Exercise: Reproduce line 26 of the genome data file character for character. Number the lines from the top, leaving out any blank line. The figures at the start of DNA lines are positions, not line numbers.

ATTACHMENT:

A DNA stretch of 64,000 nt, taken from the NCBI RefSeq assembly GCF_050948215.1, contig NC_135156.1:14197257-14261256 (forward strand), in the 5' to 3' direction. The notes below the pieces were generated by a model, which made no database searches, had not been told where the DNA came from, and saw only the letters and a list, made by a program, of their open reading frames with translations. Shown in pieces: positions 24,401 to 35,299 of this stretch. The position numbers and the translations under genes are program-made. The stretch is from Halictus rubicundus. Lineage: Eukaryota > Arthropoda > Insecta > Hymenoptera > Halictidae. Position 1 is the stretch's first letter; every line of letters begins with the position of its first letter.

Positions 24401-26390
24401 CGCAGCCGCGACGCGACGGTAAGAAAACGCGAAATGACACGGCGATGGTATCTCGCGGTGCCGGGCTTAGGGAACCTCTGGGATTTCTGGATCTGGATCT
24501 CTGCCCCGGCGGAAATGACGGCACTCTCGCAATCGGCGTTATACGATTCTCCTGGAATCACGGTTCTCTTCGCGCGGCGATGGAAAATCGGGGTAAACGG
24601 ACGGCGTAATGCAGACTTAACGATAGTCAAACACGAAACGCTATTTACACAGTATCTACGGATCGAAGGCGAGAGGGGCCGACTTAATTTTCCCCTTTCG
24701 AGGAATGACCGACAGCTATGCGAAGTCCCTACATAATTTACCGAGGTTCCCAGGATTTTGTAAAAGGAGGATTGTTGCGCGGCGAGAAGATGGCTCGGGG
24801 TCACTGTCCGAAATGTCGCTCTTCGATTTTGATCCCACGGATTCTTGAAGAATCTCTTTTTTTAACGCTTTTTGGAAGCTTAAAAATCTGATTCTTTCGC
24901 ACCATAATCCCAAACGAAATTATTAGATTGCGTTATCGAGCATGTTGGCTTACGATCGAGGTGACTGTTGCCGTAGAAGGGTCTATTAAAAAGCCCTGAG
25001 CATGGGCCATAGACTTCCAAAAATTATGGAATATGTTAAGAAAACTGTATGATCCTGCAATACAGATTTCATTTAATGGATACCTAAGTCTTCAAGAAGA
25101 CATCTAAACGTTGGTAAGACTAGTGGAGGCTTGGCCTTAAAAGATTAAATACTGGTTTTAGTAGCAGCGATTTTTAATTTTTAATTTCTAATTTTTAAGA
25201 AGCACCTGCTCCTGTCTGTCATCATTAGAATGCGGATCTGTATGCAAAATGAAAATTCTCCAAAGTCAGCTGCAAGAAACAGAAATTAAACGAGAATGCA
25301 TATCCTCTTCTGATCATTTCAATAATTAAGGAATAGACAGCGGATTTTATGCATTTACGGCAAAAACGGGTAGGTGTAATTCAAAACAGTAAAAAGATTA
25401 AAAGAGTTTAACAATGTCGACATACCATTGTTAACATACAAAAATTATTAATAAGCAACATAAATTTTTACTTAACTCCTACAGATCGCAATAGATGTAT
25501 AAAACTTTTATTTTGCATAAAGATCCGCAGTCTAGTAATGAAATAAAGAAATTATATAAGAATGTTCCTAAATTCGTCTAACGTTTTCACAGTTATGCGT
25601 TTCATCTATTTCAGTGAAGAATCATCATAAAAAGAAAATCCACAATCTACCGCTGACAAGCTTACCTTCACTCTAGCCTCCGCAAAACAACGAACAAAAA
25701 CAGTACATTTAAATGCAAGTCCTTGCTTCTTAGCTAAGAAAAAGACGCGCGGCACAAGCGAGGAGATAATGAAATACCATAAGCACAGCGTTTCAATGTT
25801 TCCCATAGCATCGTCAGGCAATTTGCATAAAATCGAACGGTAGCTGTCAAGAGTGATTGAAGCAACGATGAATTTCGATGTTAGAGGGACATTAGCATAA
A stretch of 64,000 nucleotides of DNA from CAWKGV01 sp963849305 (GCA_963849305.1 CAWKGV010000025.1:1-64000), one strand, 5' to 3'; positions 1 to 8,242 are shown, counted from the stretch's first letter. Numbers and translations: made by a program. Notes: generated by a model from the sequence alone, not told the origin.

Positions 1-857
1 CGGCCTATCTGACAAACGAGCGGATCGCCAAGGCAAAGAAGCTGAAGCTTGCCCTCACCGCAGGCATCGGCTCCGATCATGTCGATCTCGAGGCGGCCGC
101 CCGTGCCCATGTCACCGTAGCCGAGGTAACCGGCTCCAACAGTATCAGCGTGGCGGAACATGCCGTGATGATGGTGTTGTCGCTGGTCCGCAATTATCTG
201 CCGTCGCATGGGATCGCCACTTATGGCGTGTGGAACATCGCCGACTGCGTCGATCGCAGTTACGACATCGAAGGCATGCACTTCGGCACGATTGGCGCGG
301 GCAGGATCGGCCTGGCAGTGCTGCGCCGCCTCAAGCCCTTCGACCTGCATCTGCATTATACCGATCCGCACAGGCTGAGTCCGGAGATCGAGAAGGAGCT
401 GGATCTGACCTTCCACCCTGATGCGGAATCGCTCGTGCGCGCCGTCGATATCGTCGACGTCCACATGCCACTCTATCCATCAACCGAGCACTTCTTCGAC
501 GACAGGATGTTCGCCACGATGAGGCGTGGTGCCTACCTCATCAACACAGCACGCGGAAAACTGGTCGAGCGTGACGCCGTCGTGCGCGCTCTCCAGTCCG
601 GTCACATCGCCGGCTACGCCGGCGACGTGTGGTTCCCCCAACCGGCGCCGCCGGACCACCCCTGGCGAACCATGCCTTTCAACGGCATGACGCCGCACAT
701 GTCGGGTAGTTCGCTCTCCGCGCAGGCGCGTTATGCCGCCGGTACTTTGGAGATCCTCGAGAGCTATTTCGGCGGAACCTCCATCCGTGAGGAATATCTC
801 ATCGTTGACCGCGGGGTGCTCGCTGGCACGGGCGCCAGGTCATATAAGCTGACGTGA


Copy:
601 GTCACATCGCCGGCTACGCCGGCGACGTGTGGTTCCCCCAACCGGCGCCGCCGGACCACCCCTGGCGAACCATGCCTTTCAACGGCATGACGCCGCACAT